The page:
"Go as far as you can see; when you get there you'll be able to see farther." ~ Thomas Carlyle
Science is amazing. We know how frost forms. We understand, or at least climatologists do, what conditions and processes create all the different forms of snow. Refracting light, the skies produce rainbows and the aurora borealis.
We know that there are no faeries on gossamer wings waving their magic wands to paint the clouds luminescent hues at sunset. The Will-o-the-Wisp has become the much less inspiring oxidation of phosphine and methane, produced by organic decay.
But I want to believe in magic. When the delicate ice that has coated the alders cracks with ethereal tinkling in the breeze, I want to believe that a gang of mischievous imps is giggling in the shrubs. And when that breeze lifts and strengthens in a conifer forest, Mother Nature herself keens for the struggles of her creations.
When my boys were small, we walked every day. We forded deep cut meandering streams and trudged through the snow drifted under the conifer canopy. The gnarly upraised roots of a fallen forest giant were fairy homes and we discovered the evidence in the tracks of voles and winter birds. I wanted my sons to believe, for as long as they could. If one ceases to believe the magic is gone. Forever.
The ancients believed. Of necessity, they would have been so much more aware than we are. Survival depended on deep knowledge of the environment and what couldn’t be explained was understood to be the work of the supernatural. One’s habits and behaviours were understood to directly affect the forces of nature. Codes were linked to the inducement or prevention of natural phenomena, the placation of the unseen. Codes of living with the environment evolved into the rudiments of social behaviour and structure.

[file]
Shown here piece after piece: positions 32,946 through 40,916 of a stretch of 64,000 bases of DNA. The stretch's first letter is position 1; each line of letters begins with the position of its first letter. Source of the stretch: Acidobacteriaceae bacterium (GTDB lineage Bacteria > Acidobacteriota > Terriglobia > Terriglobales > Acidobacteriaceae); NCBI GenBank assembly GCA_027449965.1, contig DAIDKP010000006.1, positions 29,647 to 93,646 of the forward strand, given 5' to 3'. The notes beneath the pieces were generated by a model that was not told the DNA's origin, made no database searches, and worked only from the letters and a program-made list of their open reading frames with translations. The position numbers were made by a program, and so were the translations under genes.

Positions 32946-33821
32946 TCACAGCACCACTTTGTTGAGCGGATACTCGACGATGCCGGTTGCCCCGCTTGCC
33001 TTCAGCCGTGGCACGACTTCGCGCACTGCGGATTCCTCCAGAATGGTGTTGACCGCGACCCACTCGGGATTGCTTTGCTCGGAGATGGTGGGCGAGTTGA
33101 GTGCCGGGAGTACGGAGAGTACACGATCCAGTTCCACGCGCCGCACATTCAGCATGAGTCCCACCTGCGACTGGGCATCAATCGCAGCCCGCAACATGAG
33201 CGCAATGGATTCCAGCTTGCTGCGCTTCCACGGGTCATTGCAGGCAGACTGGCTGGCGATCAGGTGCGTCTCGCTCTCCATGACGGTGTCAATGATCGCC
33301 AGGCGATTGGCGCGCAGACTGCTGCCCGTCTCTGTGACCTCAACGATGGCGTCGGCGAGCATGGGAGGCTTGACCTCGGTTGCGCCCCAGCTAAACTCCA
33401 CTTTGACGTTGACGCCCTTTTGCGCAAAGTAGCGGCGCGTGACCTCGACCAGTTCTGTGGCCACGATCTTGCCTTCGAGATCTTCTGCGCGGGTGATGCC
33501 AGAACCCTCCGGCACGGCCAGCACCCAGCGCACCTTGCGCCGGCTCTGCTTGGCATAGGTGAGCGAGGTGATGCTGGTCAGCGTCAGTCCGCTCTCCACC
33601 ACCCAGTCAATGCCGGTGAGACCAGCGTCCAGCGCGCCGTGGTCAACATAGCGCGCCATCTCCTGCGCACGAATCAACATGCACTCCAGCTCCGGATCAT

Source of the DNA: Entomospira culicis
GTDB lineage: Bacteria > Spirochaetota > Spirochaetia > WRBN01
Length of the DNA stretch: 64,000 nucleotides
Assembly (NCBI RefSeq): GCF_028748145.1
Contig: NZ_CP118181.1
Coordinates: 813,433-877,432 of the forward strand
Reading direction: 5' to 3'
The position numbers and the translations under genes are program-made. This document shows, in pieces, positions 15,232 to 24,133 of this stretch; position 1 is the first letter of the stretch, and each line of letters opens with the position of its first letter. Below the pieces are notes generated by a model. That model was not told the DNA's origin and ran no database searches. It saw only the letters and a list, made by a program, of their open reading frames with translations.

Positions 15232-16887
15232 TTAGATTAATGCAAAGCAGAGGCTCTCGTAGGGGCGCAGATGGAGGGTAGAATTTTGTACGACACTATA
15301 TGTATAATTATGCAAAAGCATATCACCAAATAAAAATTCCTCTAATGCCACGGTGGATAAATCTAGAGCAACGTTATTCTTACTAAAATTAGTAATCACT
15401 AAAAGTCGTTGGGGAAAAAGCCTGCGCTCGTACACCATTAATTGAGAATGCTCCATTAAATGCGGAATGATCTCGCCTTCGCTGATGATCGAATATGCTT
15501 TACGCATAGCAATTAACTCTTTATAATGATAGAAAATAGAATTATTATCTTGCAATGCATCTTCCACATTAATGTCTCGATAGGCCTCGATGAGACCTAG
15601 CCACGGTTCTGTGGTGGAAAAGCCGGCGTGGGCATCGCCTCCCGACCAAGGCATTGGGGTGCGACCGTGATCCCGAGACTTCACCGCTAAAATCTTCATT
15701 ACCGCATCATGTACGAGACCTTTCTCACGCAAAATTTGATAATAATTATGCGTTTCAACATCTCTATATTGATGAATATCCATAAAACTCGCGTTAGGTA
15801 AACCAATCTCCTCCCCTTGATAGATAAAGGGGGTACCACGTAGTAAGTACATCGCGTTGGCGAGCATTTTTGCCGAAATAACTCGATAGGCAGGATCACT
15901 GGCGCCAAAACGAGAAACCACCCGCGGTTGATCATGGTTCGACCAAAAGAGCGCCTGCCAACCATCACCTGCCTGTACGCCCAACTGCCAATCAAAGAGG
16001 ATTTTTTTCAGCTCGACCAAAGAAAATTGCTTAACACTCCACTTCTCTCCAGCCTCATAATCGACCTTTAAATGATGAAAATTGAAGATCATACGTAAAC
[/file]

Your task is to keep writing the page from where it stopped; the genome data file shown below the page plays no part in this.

We, modern humanity, have no need to wonder, to live our lives to gain the favour or prevent the ire of Nature. We know it is not magic. But how much less whole are we now? Relieved of the need to concern ourselves with the miraculous, the ephemeral, the delicate balance of the natural elements, we can comfortably indulge ourselves with our hearts’ desires, ignoring the resulting accumulating garbage, toxins and habit destruction; our hearts are free of the fear of Nature’s influence on our safety; our conscience free of the potential immediate personal consequences. We live easily but how much less fully; our impoverished souls devoid of wonderment?
But I feel the thrill of magic when the new buds open in spring, when the intricacy of a dew-sprinkled spider web is revealed by an exploring tendril of golden morning sunshine. When a complex arrangement of crystals transforms a dried seed head of a nodding aster into a sparkling sculpture of sublime beauty, magic tingles on my skin. And I want to believe.